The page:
by SHELUZANI MAKHESE
CHIREDZI, (Lowveld Post) – MINORITY tribes facing eviction from their ancestral lands southeast of Zimbabwe believe the current government is more vicious than the colonial regime or the repressive presidency of Ian Smith (now late).
The ongoing plans to evict the Shangaan communities from the lands in Chiredzi, to make way for agriculture projects, is among a number of issues bedeviling the country 40 years after gained independence from British colonial settlers.
President Emmerson Mnangagwa’s government is allegedly violating the rights of the minority communities in an attempt to facilitate agro projects for unknown Chinese investors said to have links to the head of state and his ruling Zimbabwe African National Union-Patriotic Front (ZANU-PF) elite.
The VaTsonga / Shangaan elderly tribesmen are among those at the receiving end of intimidation by the government’s feared state security Central Intelligence Organisation (CIO) operatives.
“I have known no other village except Masivamele communal lands,” said 102-year-old man (name withheld) for fear of victimisation.
“What boggles the mind is that my own government, in which my three sons died during the liberation struggle would want to evict us and make way for unknown Chinese,” he added.
The tribesman, speaking on condition of anonymity, said, “It was better under Ian Smith, not this culture of fear and gross human rights violations by the so-called new dispensation.”
Smith ruled the then-Rhodesia until it attained independence as Zimbabwe in 1980, with Robert Mugabe as president.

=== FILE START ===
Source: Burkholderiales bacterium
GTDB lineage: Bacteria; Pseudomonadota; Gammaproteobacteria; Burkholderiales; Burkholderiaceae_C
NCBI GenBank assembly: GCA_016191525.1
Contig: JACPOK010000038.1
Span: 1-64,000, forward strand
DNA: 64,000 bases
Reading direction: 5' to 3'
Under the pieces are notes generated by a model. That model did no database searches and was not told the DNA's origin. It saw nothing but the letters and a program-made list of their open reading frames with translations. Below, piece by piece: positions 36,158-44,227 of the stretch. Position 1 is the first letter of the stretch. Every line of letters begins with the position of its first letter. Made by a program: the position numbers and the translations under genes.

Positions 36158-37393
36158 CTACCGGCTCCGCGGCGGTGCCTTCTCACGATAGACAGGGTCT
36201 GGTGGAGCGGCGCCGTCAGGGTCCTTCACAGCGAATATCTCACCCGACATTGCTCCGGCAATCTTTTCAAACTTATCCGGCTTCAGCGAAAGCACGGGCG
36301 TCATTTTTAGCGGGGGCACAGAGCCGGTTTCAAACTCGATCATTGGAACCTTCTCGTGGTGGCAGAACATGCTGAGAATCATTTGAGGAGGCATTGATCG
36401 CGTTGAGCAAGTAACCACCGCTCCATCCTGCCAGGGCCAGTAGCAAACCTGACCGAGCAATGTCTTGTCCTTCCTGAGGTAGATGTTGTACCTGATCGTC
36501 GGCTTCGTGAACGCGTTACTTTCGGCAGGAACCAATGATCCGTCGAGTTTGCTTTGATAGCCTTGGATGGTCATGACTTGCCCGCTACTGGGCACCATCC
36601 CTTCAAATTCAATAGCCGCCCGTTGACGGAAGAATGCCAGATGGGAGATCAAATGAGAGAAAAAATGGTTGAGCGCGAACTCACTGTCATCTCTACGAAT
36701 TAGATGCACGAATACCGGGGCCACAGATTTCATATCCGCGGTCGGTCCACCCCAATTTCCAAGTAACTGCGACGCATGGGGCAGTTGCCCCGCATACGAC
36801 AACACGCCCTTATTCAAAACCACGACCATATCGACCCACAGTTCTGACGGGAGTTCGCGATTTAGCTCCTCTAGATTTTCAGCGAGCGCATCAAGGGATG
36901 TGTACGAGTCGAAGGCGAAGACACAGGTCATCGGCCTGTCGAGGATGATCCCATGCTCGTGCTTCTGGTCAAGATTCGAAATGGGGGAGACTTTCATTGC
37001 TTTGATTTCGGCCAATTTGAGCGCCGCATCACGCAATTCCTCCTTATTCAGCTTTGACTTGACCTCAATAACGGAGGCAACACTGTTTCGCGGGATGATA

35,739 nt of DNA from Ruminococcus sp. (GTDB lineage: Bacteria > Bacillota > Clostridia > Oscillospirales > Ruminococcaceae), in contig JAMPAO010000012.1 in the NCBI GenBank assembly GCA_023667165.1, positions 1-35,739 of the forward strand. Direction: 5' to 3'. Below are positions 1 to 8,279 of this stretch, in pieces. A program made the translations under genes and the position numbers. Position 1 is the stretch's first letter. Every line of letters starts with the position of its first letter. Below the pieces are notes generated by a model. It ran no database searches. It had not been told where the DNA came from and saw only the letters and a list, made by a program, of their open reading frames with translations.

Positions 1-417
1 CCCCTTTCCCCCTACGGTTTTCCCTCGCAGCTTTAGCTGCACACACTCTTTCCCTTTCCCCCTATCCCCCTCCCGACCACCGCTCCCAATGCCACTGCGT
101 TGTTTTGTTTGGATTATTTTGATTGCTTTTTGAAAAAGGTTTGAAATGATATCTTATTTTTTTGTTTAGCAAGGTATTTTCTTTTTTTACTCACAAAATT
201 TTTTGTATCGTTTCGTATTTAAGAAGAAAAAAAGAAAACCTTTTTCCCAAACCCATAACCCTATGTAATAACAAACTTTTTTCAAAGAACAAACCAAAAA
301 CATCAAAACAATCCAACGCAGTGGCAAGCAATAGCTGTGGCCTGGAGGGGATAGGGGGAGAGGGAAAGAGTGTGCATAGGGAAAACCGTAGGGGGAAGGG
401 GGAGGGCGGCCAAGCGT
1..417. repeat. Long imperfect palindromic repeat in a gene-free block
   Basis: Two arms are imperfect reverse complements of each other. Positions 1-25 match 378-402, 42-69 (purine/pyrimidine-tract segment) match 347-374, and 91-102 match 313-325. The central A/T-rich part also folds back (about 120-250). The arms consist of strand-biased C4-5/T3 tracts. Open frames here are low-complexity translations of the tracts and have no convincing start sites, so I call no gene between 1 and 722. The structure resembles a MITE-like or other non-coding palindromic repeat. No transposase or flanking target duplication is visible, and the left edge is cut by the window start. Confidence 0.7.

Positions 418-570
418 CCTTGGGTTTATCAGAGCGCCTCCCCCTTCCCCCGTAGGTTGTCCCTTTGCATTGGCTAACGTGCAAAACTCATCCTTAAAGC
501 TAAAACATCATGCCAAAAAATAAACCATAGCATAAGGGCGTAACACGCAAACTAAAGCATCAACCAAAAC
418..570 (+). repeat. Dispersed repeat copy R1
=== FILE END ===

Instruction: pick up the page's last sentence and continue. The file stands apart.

Mnangagwa succeeded Mugabe following a military coup in 2017.
He pledged the “new dispensation” would uphold human rights but these promises seem hollow as crises mount.
Another elderly villager (97) from Chilonga communal also said the current administration was more abusive than Smith’s and Mugabe’s governments.
“Imagine, at my age (97), I’m being evicted from the only place I have known as home all my life. Can you call this a government of the people or a mafia group?” he asked.
Recently, the Chiredzi Land Taskforce embarked on massive protests against the planned evictions.
“This is purely systematic extinction of minority tribes in Zimbabwe by the so-called the Second Republic,” a community leader lamented.
The lands at the centre of the tensions are Zimbabwe’s prime agriculture area in Chilonga, Chinghele, Chibwedziva, Chagwaliva, Masivamele and surrounding communal lands in Chiredzi south bordering Mozambique and South Africa.
Sugarcane is the main cash crop at the area that includes Chiredzi urban, Hippo Valley Estates, Mkwasine and Triangle Limited.
Chiredzi Rural District Council could not respond on the issue, referring Lowveld Post to Masvingo Provincial Affairs Minister, Ezra Chadzamira, who could not be reached.
He is reportedly working with national government to spearhead evictions.
Local chiefs Chilonga, Masivamele, Mupapa, Sengwe and Tshovani are reportedly under surveillance from state security operatives to discourage them from speaking to the media.
Last year, the government imposed a chief from the majority Shona, Chief Neromwe (Clemence Madzingo) from Zaka district to forcefully grab land under a minority tribe Chief Tshovani (Hlaisi Mundau) in Chiredzi north.
Local legislator, Callisto Gwanetsa, apparently does not grant interviews fearing ramifications.